The day after the 2016 election, I got a phone call from an old friend. Neither of us had slept much, and we spent most of the conversation exchanging shell-shocked comments of the Can you believe this? variety. Before we hung up, his voice took on a trace of irony. “Well,” he said, “this is going to be great for your career.”
I waved the remark away, but I knew he was probably right. My contentious relationship with Donald Trump was already paying professional dividends. A couple of years earlier, I’d written a widely read profile of the candidate-to-be after traveling with him to Mar-a-Lago. Trump responded to the story by throwing a theatrical tantrum, complete with Twitter insults, blacklist threats, and a Breitbart News hit piece. My publisher used Trump’s tweets to promote my book; The Daily Show had me on to recount my misadventures with “The Donald.” The further his havoc-wreaking campaign got, the more opportunities came my way—and I was hardly alone.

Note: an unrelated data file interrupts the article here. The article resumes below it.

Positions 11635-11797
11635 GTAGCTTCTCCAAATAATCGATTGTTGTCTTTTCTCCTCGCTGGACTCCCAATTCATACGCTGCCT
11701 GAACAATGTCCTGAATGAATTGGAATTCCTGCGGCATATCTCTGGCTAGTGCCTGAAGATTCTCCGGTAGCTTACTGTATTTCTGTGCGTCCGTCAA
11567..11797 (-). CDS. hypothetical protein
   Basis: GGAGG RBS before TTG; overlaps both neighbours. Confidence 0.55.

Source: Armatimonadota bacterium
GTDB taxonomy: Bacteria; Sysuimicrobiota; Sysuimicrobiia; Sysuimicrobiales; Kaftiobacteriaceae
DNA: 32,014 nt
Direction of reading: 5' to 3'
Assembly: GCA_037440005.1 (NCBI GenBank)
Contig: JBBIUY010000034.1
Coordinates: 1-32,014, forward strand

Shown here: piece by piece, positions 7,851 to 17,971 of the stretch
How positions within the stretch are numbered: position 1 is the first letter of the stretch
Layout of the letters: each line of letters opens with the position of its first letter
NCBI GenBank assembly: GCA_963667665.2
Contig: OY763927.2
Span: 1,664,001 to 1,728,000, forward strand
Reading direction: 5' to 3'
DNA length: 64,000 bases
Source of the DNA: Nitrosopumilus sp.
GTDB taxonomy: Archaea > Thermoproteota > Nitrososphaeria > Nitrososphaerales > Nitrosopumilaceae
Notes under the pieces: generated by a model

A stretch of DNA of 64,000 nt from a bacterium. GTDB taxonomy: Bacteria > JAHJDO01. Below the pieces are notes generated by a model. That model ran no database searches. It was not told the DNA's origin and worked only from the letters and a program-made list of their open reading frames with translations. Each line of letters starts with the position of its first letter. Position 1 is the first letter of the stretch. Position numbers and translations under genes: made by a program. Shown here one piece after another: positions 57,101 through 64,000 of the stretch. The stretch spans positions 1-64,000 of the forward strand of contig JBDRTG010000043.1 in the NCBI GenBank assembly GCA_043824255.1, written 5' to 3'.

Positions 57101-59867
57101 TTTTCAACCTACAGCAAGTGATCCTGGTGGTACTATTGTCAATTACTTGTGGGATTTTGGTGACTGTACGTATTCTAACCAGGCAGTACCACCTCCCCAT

Tragedy and disaster have always been the stuff that journalism careers are made of. But the Trump era has been especially rewarding to a certain class of Washington reporter. As the White House beat became the biggest story in the world, once-obscure correspondents were recast in the popular imagination as resistance heroes fighting for truth, justice, and the American way. They were showered with book deals, speaking gigs, and hundreds of thousands of Twitter followers. They got glow-ups to accompany their new cable-news contracts, and those glow-ups were covered in glossy magazines. Along the way, many of them adapted their journalism to cover an unusually mendacious and corrupt president (much to the delight of their new fan bases). As the story draws to an end, the reporters who got famous fighting with Trump are facing a question: What do we do now?